Born and raised in Dublin, Ireland, Brendan’s love of travel, like Tim’s, began at an early age. He was very fortunate to have travelled as a child on many occasions. From a large family, he spent many of his childhood summers either in the Gaeltacht in the West of Ireland or visiting family in the USA, England and Greece. He spent time in Ciudad Real in Spain in 2008 as part of a cultural exchange and also lived in Santiago, Chile in 2010, returning to Dublin many times in between. However, it was in the Spanish city of Córdoba that the seeds for their epic journey took root.
Why is Córdoba special?
Having studied Spanish and Geography at university, Brendan combined his love of both subjects when he took up a teaching post at a school in the Andalusian city of Cordoba in 2014. It was also here that he discovered flamenco, although most of the Flamencos Extranjeros will admit that they have not yet quite mastered the art of the dance! Who are the Flamencos Extranjeros? Check them out here. There are so many things that make Cordoba special, from the beautiful mosque and patios to famous Cordoban dishes such as “Flamenquín” and “Salmorejo” (the latter pictured above). Córdoba is the city where old traditions such as bullfighting thrive and flourish and is where great Spanish, Roman and Arab cultures become one. If all roads lead from Rome, all roads lead to Córdoba!
Córdoba is also the city where many great friends from all over the world were made. Spain itself was not new this time around, as he had lived there before and studied the language and this helped him integrate into life in this historic city. It is thanks to Córdoba that he has developed a greater appreciation, knowledge and love of geography and history and although he made the decision to return to Dublin after three wonderful years, it was not an easy choice.
As the time to leave Córdoba approached, he realised how much he would miss the stability of his life there. Leaving good weather and a stable income behind was a slow and difficult process. Enormous rents in Dublin city coupled with uncertainty about securing a new job were enough to catch him off balance and he found himself looking for something definite to plan for. Tim had been planning a trip to Rotterdam since early in the year and from here they hatched a plan for an exciting new adventure. They shared ideas on the route and cycled to Málaga, Morón de la Frontera amongst other places to get some training under their belt. Having completed several stages of the Camino de Santiago in the north of the country, cycling offered them both a different challenge and Brendan decided to use this trip to help raise funds for number of important organisations.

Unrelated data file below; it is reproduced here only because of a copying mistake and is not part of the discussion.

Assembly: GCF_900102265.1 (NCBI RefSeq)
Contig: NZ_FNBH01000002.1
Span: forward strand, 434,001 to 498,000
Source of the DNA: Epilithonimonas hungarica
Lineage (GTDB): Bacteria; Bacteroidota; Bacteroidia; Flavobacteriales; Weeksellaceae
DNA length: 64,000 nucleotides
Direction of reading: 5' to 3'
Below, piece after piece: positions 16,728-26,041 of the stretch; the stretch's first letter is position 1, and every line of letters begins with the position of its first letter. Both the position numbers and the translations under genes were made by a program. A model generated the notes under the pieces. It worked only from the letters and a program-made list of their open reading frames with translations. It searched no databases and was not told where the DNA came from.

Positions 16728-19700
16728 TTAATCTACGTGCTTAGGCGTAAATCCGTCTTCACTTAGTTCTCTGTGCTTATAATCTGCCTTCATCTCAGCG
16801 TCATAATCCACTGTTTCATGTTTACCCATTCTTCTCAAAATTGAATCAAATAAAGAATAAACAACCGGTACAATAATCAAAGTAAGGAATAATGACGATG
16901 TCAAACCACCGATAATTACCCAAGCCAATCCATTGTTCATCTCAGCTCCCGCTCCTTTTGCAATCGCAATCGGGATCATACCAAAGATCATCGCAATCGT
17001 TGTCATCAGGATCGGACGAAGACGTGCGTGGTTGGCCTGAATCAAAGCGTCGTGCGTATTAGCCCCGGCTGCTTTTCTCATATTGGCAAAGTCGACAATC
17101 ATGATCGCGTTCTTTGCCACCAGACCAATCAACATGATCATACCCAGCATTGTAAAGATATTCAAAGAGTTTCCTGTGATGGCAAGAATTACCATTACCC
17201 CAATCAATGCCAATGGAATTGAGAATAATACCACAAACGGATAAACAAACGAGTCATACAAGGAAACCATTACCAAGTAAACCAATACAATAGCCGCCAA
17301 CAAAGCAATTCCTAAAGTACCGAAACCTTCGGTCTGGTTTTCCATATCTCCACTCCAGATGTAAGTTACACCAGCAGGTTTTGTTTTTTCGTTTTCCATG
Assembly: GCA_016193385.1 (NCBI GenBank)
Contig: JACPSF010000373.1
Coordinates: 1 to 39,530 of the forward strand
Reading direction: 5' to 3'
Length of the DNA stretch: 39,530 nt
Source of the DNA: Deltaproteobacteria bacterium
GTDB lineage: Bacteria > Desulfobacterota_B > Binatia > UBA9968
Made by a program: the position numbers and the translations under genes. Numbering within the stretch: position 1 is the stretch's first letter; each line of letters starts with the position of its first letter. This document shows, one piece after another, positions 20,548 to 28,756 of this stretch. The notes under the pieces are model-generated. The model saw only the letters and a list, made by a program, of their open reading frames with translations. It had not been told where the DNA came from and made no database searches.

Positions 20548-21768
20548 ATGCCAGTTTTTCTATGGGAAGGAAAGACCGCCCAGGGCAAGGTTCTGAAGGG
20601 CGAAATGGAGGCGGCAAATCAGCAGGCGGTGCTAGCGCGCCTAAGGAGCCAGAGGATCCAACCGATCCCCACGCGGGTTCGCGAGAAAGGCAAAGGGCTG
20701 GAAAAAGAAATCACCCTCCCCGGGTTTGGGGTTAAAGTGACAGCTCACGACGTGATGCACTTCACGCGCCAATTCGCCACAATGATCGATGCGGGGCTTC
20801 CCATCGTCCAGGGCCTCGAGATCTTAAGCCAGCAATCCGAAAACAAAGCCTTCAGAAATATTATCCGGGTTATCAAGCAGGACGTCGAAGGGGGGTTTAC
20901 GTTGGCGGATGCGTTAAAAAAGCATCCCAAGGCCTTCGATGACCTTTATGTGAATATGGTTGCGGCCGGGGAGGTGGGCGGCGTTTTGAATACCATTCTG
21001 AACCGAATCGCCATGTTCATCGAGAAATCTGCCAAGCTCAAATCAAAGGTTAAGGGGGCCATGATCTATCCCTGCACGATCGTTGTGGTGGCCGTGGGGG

An alternative route.
Having discovered the work of SB Overseas whilst living in Córdoba, Brendan also spent much time researching the European refugee crisis and communicating with those working with SB in Belgium and Lebanon. One of these was of course his sister! He met Soutien Belge CEO Louma Albik and project manager Michael Mc Govern in Brussels and they shared much about the rewards and challenges in working for the organisation.
As preparations for this trip began in late January 2017, planning this journey was to become the beginning of something new. Both Tim and Brendan envisaged the cycle as a “time out” to figure out what might come next.
So have those 96 days on the road provided all the answers?
What this trip has provided us with more than anything, though, is perspective.
To see us cross the English-Irish border, click here! Now that we are home, we are still uncertain as to what the future may hold… We owe a great deal of gratitude to all our colleagues and friends and those in Córdoba who have supported us along the way.
Long bike trips are on hold for a little while!
Here’s one for the road:
Onto the saddle
There she goes
Into the wilderness
Where? Who knows.
The road is wide
The horizon is far
But it’s quite close
from where we are
It’s a brand new day
We’ll start again
to find our way.
“Níl aon tinteán mar do thinteán féin”